The alleged murder of an ailing nursing-home patient by her spouse on Monday has renewed questions about Quebec’s law on medical assistance in dying, especially when it comes to those who might be suffering from dementia.
On Tuesday, Michel Cadotte was charged with second-degree murder in the death of Jocelyne Lizotte, a patient of the east-end Centre d’hébergement émilie-Gamelin. Lizotte was reportedly suffering from Alzheimer’s disease and was denied a request for assisted dying.
Under Quebec’s “end-of-life care” act, which came into effect on Dec. 10, 2015, a patient seeking medical assistance in dying must make the request “in a free and informed manner.” . . . [Full text]
Ontario will allow hospitals to opt out of providing assisted death within their walls, provoking charges from ethicists that conscientious accommodation has gone too far.
Elsewhere in the country, a divide is already shaping up, with half of voluntary euthanasia cases in Quebec reportedly occurring in Quebec City hospitals — and few in Montreal.
The situation highlights the messy state of the emotionally charged debate as the provinces wrestle with the new reality of doctor-assisted death, and as the Senate takes a proposed new law further than the governing Liberals are prepared to go. . . [Full Text]
Right to die: ‘We were grateful and honoured to be able to help her,’ says doctor
A Calgary woman who received a legal exemption for doctor-assisted death has ended her life in Vancouver with the help of two physicians.
It is believed she is the first person in Canada outside of Quebec to be allowed to legally end her life with help from a doctor.
The woman, who cannot be identified because of a court-ordered publication ban, died with her family at her side.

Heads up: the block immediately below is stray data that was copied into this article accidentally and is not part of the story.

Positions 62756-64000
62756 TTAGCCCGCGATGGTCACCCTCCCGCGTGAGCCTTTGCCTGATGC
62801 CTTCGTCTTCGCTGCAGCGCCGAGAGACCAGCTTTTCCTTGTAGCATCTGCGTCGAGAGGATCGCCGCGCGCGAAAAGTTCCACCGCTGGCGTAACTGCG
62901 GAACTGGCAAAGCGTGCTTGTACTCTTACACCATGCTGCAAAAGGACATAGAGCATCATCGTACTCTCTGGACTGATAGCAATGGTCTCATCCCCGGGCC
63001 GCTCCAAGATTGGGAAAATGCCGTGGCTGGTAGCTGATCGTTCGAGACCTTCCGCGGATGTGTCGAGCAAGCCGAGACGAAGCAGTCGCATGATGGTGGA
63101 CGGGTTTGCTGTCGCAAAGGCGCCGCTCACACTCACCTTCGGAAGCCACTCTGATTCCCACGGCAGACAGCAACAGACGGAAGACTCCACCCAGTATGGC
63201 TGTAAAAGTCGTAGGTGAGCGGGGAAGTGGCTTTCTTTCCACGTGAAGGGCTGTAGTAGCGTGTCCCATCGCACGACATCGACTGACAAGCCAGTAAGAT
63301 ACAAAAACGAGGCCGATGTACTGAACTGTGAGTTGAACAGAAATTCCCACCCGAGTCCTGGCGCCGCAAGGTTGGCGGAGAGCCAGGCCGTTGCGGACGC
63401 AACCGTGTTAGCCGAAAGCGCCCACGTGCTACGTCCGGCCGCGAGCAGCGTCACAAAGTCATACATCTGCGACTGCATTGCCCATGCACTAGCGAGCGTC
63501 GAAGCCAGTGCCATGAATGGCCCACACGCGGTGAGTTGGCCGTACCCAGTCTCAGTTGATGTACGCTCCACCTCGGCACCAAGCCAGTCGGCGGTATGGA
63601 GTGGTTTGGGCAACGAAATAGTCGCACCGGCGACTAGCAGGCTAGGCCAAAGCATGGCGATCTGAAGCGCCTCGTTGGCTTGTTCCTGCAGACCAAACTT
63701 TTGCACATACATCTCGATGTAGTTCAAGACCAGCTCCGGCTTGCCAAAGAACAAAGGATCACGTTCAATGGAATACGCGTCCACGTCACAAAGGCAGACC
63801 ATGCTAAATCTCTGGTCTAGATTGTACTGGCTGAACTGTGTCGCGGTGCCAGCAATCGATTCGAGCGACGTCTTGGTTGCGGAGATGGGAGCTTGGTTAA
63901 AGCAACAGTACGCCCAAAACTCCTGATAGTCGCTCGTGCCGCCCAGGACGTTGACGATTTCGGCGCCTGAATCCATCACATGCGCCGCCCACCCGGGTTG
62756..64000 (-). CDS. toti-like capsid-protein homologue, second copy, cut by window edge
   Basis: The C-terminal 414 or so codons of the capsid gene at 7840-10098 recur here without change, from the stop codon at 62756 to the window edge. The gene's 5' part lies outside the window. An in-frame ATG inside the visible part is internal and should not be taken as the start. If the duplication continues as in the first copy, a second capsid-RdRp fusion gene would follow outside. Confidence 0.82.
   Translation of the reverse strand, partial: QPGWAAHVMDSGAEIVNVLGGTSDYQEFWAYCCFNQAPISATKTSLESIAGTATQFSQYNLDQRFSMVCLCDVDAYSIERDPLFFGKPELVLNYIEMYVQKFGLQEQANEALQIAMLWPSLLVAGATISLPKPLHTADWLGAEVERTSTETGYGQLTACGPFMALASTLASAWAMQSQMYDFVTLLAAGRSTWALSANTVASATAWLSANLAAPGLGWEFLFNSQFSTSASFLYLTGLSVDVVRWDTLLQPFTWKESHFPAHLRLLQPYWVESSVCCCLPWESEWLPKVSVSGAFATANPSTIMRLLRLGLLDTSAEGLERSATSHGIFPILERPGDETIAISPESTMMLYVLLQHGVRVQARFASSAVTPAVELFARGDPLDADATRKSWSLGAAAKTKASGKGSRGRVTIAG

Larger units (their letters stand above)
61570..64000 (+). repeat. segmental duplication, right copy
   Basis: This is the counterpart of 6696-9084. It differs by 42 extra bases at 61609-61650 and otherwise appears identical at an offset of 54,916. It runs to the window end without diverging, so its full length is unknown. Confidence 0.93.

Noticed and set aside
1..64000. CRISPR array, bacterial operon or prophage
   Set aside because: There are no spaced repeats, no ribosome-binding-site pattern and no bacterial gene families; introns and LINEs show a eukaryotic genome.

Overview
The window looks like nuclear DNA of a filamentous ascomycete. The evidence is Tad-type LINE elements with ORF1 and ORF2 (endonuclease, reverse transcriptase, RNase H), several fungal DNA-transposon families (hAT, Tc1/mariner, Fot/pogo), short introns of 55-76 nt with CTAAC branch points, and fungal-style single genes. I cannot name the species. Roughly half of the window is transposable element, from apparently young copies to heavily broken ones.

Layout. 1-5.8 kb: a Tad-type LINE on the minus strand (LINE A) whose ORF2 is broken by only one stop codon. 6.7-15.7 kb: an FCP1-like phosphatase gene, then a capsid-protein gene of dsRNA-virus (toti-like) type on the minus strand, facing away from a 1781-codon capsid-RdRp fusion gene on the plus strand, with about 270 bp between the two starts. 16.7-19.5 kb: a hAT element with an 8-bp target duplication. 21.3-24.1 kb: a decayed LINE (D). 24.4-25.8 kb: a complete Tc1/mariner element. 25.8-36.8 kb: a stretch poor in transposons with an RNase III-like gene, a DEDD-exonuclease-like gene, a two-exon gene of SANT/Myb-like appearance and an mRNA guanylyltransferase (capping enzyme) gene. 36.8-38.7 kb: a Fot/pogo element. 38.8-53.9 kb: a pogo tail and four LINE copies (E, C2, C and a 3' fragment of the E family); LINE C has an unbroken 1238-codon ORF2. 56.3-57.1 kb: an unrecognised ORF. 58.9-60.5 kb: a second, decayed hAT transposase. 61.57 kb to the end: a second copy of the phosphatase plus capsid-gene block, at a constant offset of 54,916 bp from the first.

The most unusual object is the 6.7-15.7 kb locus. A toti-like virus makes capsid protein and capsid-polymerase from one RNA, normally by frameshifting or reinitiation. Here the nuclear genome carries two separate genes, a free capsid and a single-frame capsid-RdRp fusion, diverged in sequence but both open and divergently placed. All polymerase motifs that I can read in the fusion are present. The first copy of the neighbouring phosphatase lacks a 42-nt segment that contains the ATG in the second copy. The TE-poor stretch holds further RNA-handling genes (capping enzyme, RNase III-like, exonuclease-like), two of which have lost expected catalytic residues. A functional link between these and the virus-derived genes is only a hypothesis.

“My colleague and I were grateful and honoured to be able to help her,” Dr. W, a clinical professor at the University of British Columbia, said in an e-mail to The Canadian Press. The doctor also cannot be ID’d due to the publication ban. . . [Full text]
Fear of legal reprisal still widespread among health professionals
Two months after Quebec’s assisted-dying law came into effect, about 10 patients have chosen to end their lives with the help of a doctor.
Health Minister Gaétan Barrette says this is a sign that things are going well and there are no systematic obstacles.
“The information that I have from the ground and from the College of Physicians is that teams are in place and that access is there,” Barrette said.
“Problems, if there were any, were resolved quickly.”
Doctors and patient advocates tell a different story.
Jean-Pierre Ménard, a lawyer specializing in health law, says his clients have reported trouble obtaining medical assistance to die. . . [Full text]
Quebec physicians told to falsify euthanasia death certificates
Regulators support coverup of euthanasia from families
In the first week of September, the Canadian Medical Association (CMA) was reported to be “seeking ‘clarity'” about whether or not physicians who perform euthanasia should misrepresent the medical cause of death, classifying death by lethal injection or infusion as death by natural causes. The question arose because the Quebec College of Physicians was said to be “considering recommending” that Quebec physicians who provide euthanasia should declare the immediate cause of death to be an underlying medical condition, not the administration of the drugs that actually kill the patient.1 In fact, the Collège des médecins du Québec and pharmacy and nursing regulators in the province had already made the decision. In August, the three regulators issued a Practice Guide directing Quebec physicians to falsify death certificates in euthanasia cases.